Money was tight, and James Watt became a land surveyor in 1766, working on a number of projects, including the Monklands Canal from Glasgow to Coatbridge – this canal greatly reduced the price of coal in Glasgow and stimulated industrial growth in the city.

During this time, Watt continued his experiments in steam power and in 1768 received funding from John Roebuck and Joseph Black to produce a working engine. John Roebuck was the mastermind behind the Carron Ironworks – which we will come to later - while Joseph Black was an influential chemist whose work helped further the industrial revolution.

John Roebuck registered a patent for the steam engine in 1769, and the first engine was installed at the Carron Ironworks in 1776. However, John Roebuck had gone bankrupt in 1772, and Matthew Boulton bought his patent. James Watt moved to Birmingham in 1775 and set up a partnership with Matthew Boulton. The firm of Boulton and Watt would play a major role in powering the industrial revolution.

Boulton and Watt

Matthew Boulton was a successful manufacturer of metal products in Birmingham, but his business really took off after the partnership with James Watt. Matthew Boulton had extensive contacts in the engineering and metal industries giving James Watt access to the most advanced techniques of the time. These contacts included John Wilkinson, who had invented a metal boring machine in 1774. This was used to bore iron cannons, but it also enabled Boulton and Watt to make precision-engineered cylinders and pistons for their steam engines. This and other advances made Watt's steam engines much more reliable and efficient.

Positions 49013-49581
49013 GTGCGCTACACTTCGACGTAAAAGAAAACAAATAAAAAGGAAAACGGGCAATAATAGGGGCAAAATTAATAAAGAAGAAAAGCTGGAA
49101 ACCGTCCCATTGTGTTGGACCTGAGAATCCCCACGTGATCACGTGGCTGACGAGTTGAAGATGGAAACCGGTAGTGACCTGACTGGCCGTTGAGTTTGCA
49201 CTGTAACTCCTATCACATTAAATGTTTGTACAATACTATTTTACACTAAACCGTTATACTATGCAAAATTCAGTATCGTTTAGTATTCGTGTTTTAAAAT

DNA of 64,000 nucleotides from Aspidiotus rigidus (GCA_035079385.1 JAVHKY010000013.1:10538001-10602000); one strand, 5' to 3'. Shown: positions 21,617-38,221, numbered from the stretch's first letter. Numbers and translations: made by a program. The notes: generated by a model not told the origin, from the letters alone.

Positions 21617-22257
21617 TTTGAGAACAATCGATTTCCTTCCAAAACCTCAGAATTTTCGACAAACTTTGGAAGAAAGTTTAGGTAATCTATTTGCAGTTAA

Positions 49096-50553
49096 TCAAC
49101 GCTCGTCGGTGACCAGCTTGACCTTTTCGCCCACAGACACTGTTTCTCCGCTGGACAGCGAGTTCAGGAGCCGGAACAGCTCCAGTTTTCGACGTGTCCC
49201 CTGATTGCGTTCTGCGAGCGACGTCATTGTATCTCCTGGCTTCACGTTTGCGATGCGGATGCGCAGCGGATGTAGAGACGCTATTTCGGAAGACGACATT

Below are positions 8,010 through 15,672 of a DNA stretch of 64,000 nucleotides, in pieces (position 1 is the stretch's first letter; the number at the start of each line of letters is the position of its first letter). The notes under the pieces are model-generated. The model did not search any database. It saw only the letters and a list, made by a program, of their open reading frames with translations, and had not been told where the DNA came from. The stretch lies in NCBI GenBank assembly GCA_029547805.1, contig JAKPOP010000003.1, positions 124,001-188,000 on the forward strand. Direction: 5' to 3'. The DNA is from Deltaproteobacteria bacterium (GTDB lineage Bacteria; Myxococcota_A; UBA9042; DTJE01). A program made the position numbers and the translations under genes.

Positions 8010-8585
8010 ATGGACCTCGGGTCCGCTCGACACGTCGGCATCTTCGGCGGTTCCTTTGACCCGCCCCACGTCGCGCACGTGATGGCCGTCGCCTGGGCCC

The first four Boulton and Watt engines were installed in 1776. Two of them were used to pump water at mines, and one was used to operate the blast furnaces at John Wilkinson's ironworks.

James Watt's engine used about half the coal of Newcomen's, and his company developed an innovative sales technique. They sold their engines on the basis of an annual payment, equal to one-third of the value of the coal saved in comparison to a Newcomen engine performing the same work. However, Boulton and Watt did not gain much business from the coal mining industry – they had abundant coal available and continued to use the Newcomen design of engine being cheaper to install and easier to maintain.

Further Improvements to the Steam Engine

James Watt did not rest of his laurels. With Matthew Bouton, he realised that up and down motion of the beam engine limited its use. In 1781 James Watt patented a gear – called the Sun and Planet gear – that converted the power to a rotative motion suitable for grinding, weaving, and milling. Boulton and Watt steam engines began to power the factories of the industrial revolution.

Further improvements were patented in the 1780s, which added together to make Watt's engines five times more efficient than a Newcomen engine. It is believed that Boulton and Watt had sold around 600 engines by the time their patents expired in the early 1800s

James Watt retired a wealthy man in 1800 and died in 1819. The firm of Boulton and Watt continued, still making steam engines, until 1895 when it was bought by W T Avery, the manufacturer of weighing scales. Boulton and Watt's famous Soho Foundry in Birmingham remains the headquarters of the Avery company.

James Watt was a prolific inventor. As well as the steam engines he is famous for, he invented a commercially successful copying machine that was in use in businesses until the early twentieth century. He also developed a method for bleaching cloth in 1788, although this was superseded by Charles Tennent's invention of bleaching powder in 1799.

Thank you for listening to this lesson. In our next lesson, we move onto the age of steam locomotion.

Image Description
Written by

Ross Maynard